Oct. 28 - Italy's 10 year borrowing costs top 6 percent for the first time since the launch of the euro more than a decade ago, suggesting the EU rescue deal didn't go far enough in restoring investor confidence in Italy. Kirsty Basset reports.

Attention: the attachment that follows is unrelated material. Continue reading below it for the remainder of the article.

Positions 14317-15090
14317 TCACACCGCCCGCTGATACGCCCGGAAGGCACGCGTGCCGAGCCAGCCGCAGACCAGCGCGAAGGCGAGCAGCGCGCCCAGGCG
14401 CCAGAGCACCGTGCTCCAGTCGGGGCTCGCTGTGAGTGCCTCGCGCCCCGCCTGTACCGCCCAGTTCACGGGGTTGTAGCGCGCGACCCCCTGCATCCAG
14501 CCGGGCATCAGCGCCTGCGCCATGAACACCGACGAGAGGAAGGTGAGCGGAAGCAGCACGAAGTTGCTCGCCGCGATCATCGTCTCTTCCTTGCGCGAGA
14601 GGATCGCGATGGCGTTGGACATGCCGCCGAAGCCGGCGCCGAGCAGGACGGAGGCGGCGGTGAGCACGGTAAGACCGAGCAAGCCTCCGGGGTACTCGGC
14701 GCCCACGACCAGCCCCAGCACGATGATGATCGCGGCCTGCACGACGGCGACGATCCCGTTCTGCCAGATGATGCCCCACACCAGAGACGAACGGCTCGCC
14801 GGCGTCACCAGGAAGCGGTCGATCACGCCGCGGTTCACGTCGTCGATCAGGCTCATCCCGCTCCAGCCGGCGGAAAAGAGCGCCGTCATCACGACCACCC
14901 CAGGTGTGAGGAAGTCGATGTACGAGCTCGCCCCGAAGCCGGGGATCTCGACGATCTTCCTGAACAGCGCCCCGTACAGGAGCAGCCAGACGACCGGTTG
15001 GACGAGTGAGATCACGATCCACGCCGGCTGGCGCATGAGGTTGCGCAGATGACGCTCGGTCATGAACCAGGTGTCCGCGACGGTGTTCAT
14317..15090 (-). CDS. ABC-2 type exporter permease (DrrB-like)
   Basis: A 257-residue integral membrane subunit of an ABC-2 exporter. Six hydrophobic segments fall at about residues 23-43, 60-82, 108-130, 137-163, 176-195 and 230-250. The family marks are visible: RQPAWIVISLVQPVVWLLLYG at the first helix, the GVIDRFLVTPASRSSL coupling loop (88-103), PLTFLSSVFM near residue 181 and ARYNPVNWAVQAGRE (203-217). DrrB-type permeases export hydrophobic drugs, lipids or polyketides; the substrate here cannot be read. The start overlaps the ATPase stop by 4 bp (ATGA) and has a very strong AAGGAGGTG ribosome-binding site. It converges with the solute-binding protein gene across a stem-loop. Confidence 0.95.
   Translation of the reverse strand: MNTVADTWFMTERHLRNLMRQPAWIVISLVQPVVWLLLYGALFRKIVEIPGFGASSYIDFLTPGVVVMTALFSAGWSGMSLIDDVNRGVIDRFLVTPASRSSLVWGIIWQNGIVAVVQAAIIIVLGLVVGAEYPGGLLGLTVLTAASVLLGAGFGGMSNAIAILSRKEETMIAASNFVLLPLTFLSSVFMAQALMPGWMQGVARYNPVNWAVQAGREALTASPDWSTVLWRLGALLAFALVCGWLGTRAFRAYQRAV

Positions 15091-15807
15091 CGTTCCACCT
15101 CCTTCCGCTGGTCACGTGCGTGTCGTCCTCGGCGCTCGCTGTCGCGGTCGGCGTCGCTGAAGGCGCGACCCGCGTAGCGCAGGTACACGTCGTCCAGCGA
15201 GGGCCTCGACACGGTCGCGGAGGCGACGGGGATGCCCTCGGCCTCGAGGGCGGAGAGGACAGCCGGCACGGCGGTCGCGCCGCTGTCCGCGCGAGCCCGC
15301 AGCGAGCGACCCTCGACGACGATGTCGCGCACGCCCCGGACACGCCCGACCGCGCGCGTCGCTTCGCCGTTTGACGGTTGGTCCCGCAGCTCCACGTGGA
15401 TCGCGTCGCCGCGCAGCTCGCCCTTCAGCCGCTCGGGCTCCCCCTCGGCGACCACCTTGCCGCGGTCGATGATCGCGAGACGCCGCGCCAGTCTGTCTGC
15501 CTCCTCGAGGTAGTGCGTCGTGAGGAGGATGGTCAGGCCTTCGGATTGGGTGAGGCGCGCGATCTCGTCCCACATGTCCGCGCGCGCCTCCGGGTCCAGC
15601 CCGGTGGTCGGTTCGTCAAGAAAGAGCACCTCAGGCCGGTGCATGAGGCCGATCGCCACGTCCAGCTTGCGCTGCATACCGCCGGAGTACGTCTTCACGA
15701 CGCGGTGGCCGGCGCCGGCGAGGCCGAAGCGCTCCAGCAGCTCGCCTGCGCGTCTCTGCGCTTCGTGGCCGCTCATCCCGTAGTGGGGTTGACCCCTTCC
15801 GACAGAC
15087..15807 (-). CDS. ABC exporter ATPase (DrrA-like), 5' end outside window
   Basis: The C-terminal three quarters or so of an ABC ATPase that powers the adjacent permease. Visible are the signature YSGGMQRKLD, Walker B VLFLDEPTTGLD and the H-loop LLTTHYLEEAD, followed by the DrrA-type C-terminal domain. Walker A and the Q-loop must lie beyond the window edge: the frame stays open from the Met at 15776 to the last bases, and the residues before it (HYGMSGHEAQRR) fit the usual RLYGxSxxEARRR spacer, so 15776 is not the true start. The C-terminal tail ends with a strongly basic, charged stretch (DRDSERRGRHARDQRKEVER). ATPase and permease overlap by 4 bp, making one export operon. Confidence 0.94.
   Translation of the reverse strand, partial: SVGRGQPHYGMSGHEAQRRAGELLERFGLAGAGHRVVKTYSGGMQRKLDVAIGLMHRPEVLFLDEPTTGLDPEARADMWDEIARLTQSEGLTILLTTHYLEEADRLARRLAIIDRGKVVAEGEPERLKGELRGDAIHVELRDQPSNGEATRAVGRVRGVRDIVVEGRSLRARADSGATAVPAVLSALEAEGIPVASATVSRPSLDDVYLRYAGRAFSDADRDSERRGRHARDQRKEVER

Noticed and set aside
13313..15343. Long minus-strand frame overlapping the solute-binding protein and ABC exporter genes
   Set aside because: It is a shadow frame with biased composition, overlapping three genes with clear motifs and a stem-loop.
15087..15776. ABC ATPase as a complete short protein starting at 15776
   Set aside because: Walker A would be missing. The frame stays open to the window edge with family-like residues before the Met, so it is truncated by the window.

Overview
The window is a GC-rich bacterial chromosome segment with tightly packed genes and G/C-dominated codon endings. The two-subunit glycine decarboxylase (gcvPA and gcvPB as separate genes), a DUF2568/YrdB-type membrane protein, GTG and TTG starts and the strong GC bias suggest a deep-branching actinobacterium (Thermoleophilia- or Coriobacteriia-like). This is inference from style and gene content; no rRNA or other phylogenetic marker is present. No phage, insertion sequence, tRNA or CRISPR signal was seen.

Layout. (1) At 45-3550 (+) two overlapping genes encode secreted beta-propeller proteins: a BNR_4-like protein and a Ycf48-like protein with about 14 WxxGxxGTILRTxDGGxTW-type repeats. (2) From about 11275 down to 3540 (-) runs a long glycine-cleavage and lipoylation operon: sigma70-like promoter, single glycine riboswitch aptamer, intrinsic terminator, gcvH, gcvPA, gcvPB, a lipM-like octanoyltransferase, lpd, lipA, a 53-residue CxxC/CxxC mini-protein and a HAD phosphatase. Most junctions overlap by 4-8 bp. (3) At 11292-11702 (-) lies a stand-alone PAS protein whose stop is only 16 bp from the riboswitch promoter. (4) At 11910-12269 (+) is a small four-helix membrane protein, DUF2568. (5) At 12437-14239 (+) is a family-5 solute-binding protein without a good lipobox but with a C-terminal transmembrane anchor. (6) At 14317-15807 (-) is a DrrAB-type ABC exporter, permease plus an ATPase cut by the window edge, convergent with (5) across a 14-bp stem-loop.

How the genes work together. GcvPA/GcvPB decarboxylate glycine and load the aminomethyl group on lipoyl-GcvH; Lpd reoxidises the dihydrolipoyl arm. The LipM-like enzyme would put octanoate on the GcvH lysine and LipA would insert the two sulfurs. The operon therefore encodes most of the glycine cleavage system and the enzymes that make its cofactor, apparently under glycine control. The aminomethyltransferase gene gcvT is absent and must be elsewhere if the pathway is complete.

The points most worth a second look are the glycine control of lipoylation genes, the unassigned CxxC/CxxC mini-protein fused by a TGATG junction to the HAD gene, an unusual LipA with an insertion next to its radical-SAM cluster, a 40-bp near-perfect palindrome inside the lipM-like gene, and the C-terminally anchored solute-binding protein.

As Italian pensioners called for Italian Prime Minister Silvio Berlusconi to be fired, Italy's debt became even more expensive, raising questions about its sustainability. At an auction of ten-year bonds, Rome paid the highest premium since the creation of the euro - of more than 6 per cent. It was the first important test of market reaction to measures announced by euro zone leaders to stem the region's debt crisis - and the disappointing result suggests the rescue deal didn't go far enough in restoring investors' appetite for Italian debt. The auction did allow Italy to raise almost 8 billion euros, but analysts aren't ruling out the possibility of even more expensive borrowing costs. Lloyds Bank analyst Alessandro Mercuri says the problem is political. (SOUNDBITE)(English) LLOYDS BANK CORPORATE MARKETS INTEREST RATES STRATEGIST ALESSANDRO MERCURI SAYING: "Italy in many ways remains the fault line in the current euro area crisis. And the issue is one of political credibility. Market participants are less and less willing to lend Italy credibility in terms of the structural reforms that are needed to raise potential output and repay the debt going forward." Italians are angry about measures promised by Silvio Berlusconi's government to reduce the country's debt, which at 120 percent of GDP is second only to Greece's. But despite his insistence he'll see out his term until 2013, there's growing speculation that Berlusconi's fragile coalition may not be able to implement the reforms. Kirsty Basset, Reuters.